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Book Review: My Crazy Century

By (October 13, 2013) No Comment

My Crazy Century: A Memoirmy crazy century hc

by Ivan Klima

translated from the Czech by Craig Cravens

Grove Press, 2013

 

Among the many, many disappointments associated with the 2013 Nobel Prize for Literature, perhaps the most bittersweet is that it wasn’t awarded to the Czech writer Ivan Klima, whose long life has demonstrated the redemptive power of the written word about as thoroughly as it can be demonstrated. From his childhood spent surviving the Theriesenstadt concentration camp to his embattled years trying to carve out a literary life in the almost farcical madness of Communist Prague (as was quipped about another Czech writer, being disliked by two different dictatorships pre-disposes a person to significance), through his experiences with both the Prague Spring and the Velvet Revolution, Klima has written indefatigably – and without the wider fame that found such friends of his as Vaclav Havel and Milan Kundera.

“I never wanted to write history,” Klima told The Guardian in 2004, but the seed of doing just that had already been planted, and in 2010 he produced Moje silene stoleti in two hefty volumes. Those two volumes have been condensed into one still-hefty volume and translated into English as My Crazy Century, now in a lovely, sturdy hardcover from Grove Press. The book still splits its story into two parts, and the contents are rounded out with eighteen essays. The result is as long and intimate a conversation with Klima as readers have ever had, an utterly absorbing reading experience.

When he was a much younger man, Klima wrote a short story containing the mordant observation, “It is only in books that everything works itself out. Only there are pain and suffering cleared away as a housewife clears away dirt when she’s expecting guests.” But there’s none of that romanticism in Klima’s own fiction (especially his masterpiece, Judge on Trial), and there’s certainly none of it in this tough, honest book, which features one intensely human story after another from the author’s past, almost all of them possessing a strong flavor of that particularly Czech brand of optimistic sarcasm, as when Klima finds himself in London in 1968 when the Soviets invade Prague. Unbeknownst to him, his Czech newspaper colleague Igor Hajek is also in New York – Hajek has no idea where Klima is living, but he spots Klima’s car on the street and leaves a note on the windshield that includes his address and a very simple inducement: I’ve got a transistor radio and can get Prague. Come. Even after half a century, the memory is vivid to Klima:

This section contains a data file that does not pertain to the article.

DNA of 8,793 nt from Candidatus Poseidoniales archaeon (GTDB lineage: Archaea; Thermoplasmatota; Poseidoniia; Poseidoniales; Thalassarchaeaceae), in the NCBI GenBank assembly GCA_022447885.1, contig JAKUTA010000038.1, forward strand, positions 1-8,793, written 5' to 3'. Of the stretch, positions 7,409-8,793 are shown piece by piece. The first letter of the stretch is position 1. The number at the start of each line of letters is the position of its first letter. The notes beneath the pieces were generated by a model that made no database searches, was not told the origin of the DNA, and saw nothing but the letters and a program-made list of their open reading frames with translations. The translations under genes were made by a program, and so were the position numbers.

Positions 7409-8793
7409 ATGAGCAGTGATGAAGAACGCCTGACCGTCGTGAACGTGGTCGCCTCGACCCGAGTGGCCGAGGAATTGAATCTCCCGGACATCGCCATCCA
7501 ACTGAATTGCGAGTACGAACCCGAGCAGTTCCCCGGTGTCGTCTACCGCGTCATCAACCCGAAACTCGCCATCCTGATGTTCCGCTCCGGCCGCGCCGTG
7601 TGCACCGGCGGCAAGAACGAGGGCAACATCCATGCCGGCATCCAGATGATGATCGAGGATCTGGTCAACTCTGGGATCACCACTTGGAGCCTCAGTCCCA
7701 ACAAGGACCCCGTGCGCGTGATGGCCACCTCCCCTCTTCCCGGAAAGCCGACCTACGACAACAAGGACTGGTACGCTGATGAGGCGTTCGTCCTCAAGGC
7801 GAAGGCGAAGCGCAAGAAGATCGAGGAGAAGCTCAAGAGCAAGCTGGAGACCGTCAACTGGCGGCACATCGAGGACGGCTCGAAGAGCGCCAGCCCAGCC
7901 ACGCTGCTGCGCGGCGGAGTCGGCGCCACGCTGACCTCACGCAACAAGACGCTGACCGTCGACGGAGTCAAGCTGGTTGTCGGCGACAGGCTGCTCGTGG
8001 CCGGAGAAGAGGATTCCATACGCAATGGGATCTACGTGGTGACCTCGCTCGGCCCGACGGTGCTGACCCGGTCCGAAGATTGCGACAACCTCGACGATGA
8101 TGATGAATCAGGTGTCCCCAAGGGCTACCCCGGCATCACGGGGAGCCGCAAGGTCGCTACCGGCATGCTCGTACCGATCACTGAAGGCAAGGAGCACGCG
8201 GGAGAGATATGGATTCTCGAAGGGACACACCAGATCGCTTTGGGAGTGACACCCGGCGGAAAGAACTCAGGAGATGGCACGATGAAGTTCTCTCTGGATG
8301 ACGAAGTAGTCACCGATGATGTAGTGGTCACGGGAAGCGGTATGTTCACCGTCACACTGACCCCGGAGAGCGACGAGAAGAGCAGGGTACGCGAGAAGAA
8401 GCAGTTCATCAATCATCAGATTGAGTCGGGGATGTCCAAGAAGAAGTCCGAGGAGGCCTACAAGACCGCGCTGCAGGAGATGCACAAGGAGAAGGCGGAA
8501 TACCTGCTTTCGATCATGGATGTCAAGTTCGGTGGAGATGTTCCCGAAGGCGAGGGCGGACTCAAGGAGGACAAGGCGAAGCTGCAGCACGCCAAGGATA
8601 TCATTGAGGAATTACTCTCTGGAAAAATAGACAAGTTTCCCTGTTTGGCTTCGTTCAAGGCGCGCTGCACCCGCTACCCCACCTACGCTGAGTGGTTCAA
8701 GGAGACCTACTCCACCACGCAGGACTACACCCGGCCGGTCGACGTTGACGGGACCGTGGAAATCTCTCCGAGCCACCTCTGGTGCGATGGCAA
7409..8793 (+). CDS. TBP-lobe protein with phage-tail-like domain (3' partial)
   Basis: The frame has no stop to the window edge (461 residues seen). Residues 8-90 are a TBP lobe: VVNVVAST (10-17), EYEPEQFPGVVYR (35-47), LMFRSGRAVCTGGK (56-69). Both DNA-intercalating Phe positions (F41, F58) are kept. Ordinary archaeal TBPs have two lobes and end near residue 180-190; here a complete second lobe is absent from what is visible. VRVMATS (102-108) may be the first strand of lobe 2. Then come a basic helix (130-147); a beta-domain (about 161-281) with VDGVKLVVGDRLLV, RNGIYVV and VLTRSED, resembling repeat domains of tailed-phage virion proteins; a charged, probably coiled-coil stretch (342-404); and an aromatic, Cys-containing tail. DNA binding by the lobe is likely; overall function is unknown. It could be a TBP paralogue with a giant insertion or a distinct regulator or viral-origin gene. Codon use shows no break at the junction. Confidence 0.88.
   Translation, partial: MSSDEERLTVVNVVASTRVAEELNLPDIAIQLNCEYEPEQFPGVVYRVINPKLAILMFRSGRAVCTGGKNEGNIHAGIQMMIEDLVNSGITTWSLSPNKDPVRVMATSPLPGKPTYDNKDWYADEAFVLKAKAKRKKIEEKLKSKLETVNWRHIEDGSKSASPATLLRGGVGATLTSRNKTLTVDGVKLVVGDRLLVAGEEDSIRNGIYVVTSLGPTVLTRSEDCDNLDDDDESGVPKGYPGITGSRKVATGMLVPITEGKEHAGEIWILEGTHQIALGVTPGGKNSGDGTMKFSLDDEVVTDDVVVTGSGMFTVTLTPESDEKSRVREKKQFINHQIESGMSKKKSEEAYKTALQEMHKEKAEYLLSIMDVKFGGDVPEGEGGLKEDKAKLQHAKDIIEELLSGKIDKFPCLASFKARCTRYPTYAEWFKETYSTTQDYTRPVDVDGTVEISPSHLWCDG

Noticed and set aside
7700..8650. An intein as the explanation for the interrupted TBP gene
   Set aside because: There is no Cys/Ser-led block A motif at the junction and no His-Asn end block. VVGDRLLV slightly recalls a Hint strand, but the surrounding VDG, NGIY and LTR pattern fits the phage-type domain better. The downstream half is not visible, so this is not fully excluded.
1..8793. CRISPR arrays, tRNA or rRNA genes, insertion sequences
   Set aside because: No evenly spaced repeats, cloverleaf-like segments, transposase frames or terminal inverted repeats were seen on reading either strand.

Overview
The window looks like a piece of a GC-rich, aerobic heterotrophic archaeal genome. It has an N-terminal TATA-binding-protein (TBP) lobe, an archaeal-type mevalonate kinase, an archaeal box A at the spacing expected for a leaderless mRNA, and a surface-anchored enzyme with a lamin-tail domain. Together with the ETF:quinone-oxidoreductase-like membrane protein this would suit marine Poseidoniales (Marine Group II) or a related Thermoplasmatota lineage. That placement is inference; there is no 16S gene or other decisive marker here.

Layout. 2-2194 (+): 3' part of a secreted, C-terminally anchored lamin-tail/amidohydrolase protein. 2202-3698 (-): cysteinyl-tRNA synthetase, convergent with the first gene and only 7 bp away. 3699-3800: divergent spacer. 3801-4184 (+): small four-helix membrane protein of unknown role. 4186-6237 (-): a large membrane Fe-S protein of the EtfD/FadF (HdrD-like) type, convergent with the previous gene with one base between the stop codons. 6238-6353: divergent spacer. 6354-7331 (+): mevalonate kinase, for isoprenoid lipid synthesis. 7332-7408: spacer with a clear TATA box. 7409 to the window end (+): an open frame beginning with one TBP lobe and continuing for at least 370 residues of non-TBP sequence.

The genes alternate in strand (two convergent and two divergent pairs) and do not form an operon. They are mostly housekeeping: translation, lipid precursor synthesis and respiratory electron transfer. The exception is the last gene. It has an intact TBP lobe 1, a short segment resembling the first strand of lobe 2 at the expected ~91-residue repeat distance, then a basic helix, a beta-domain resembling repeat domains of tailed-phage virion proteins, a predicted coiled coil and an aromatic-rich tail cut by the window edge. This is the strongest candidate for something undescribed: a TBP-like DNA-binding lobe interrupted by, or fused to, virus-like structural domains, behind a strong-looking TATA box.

I can still see the small room crammed with furniture. Everything was immaculate, and in the middle of the room a wire stretched from wall to wall, compensating for, or rather amplifying, the antenna. There we were, two men from a Prague newspaper that had once again been silenced. Against all odds we had met in this city of several million and were sitting by a small radio receiver that was, with variable signal strength and intermittent comprehensibility, informing us about what was happening in the streets of Prague: Tanks were headed toward the radio station, and there were the first dead.

I asked him if we should go back right away, and he in turn asked me if I was crazy.

A work that reveals the humanity of its author as resolutely as this one does will have its share of blemishes, and Klima doesn’t turn away from his own, including his infidelities. The regret over these illicit relationships sighs with honest sadness, although some of the rationalizations can be grating, none more so than “Communism Made Me Do It”: